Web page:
In the last fifty years, we’ve seen retail move from main street to the mall and from niche shops to superstores. There have been massive shifts and waves in the industry but until the early part of the last decade, the basic logistics have been the same: A customer in 1908, 1980, or 2008 wanted to buy something, traveled to the store, browsed the available inventory, paid for their purchase, and took it home. Even considering factors like special orders or layaway, the customer journey was not that different ten years ago than it was 100 years ago.
Ten years later, that is no longer the case.
Surviving in the modern retail landscape means being agile, adaptable, and able to embrace AI and automation to streamline and optimize processes, manage inventory, and mitigate customer expectations.
In fact, many experts now say that AI powered automation is no longer an option, it’s a requirement. A recent McKinsey study predicts that automation will “reshape retail business models and the broader value chain, creating organizations with fewer layers and a better trained and trusted workforce empowered by real-time data and analytics.”
Retail has been a roller coaster ride over the last ten years. Amazon’s super streamlined, instant gratification machine has driven seismic shifts into the industry. The last decade has seen the world of retailed completely upended. On-demand culture hasn’t just disrupted retail. It’s forced retailers to reconsider their entire process from warehouse to cash register to keep up with rapidly evolving customer expectations and survive in a digital world.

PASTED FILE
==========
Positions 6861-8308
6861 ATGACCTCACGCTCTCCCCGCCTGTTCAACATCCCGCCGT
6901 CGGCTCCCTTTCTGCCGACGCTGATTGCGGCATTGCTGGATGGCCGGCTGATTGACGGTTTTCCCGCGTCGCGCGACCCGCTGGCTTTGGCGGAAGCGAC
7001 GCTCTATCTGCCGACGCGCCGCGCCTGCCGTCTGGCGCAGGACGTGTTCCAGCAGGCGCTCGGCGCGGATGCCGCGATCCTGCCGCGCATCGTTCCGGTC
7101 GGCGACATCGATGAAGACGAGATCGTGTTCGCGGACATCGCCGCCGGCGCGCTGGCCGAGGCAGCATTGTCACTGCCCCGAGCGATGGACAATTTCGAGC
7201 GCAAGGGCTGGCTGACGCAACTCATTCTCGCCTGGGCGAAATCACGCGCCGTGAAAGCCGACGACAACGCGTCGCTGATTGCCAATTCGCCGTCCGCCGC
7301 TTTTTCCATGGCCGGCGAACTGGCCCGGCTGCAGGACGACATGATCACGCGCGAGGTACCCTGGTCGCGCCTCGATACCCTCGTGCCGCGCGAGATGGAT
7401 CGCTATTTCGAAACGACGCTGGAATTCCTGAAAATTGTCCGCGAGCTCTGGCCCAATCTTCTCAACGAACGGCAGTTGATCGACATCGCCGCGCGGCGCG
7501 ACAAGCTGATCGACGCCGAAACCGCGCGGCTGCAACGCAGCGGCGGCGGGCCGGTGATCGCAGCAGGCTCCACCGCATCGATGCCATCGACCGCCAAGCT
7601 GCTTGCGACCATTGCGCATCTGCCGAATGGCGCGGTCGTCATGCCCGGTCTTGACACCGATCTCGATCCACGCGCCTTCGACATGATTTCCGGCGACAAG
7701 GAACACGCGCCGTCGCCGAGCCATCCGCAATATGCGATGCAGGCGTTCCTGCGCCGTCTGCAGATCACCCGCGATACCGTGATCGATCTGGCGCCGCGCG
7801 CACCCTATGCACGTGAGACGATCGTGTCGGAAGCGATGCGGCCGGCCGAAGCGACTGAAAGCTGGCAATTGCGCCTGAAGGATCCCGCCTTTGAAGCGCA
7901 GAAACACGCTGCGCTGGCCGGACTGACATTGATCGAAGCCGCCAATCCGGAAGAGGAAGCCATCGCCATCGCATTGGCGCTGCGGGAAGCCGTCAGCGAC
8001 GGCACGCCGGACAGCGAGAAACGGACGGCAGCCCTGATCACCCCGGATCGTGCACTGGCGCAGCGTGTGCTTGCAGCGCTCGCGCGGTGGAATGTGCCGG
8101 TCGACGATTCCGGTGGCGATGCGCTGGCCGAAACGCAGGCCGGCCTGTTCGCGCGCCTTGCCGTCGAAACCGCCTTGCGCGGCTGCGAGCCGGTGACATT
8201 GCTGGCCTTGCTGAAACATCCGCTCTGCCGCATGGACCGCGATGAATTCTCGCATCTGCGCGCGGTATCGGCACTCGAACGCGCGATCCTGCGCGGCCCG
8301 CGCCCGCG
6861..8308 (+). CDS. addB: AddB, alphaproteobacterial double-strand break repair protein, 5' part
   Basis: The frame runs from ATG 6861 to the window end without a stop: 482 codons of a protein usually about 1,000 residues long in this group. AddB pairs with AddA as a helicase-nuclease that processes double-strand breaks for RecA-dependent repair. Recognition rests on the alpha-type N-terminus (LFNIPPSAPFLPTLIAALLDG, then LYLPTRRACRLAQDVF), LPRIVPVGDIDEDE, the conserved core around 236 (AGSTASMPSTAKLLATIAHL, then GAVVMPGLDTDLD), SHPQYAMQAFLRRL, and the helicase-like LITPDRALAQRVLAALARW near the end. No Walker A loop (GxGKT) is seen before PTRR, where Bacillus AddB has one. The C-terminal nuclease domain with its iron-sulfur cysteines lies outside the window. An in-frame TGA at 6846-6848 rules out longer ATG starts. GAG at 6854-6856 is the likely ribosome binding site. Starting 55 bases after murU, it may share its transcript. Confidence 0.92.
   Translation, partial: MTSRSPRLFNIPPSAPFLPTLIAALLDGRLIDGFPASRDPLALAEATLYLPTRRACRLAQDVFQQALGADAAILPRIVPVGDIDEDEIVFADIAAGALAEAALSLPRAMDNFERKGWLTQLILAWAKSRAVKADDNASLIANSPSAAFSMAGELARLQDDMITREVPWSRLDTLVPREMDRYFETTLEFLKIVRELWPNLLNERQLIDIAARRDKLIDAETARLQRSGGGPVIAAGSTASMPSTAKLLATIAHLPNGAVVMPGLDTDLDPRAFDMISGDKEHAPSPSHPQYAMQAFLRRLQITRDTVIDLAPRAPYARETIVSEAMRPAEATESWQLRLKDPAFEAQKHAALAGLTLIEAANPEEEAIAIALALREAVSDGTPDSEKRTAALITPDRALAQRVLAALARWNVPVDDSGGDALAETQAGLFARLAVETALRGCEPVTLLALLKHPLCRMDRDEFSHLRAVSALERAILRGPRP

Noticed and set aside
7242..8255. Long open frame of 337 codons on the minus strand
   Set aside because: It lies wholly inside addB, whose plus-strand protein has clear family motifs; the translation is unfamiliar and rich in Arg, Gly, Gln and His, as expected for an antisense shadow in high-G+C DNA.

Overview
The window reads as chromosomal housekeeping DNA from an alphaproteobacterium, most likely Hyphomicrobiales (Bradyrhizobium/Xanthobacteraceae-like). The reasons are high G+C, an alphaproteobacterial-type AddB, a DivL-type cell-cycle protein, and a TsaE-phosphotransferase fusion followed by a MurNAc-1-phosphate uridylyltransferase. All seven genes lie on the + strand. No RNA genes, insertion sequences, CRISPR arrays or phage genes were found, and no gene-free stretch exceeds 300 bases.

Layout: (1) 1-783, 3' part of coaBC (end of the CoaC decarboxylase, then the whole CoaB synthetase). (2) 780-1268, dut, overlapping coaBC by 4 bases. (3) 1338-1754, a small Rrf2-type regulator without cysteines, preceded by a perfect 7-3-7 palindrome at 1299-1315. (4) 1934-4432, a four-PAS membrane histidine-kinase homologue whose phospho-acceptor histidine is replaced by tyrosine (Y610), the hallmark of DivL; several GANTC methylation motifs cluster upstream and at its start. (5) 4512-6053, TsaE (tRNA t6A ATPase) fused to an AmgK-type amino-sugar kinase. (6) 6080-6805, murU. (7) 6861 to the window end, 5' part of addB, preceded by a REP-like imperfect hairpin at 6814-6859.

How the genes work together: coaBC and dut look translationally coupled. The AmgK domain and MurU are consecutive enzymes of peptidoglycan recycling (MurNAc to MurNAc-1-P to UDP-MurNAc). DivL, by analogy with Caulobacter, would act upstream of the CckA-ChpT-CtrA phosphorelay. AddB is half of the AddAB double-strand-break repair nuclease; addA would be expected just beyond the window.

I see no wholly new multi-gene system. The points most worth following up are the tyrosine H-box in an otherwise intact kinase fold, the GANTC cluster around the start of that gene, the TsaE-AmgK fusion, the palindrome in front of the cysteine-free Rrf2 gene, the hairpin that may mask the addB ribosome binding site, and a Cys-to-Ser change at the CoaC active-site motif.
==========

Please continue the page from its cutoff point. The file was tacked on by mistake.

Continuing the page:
“Margins are stressed from all sides: higher costs to manage e-commerce supply chains, growing demands from suppliers to pass on raw-material cost inflation, higher investments to match new competition, and steadily rising labor costs. At the same time, the customer’s expectations continue to surge as digital natives and disruptors alike raise the bar for personalized service—on the back of what, at times, is an advantaged cost structure.” – From McKinsey, Automation in retail: An executive overview for getting ready
These shifts have left behind a lot of casualties. Thousands of brick-and-mortar retailers have been forced to shutter their doors. Some, like big music stores, were doomed by advancements in other industries. Others simply failed to evolve. A lack of adaptability and inefficient operations has been the downfall of many retailers that were once behemoths. Former employees of Sears, for example, cited “selling products consumers don’t want, not maintaining stores and inventory” as key factors that contributed to the closing of their doors last year.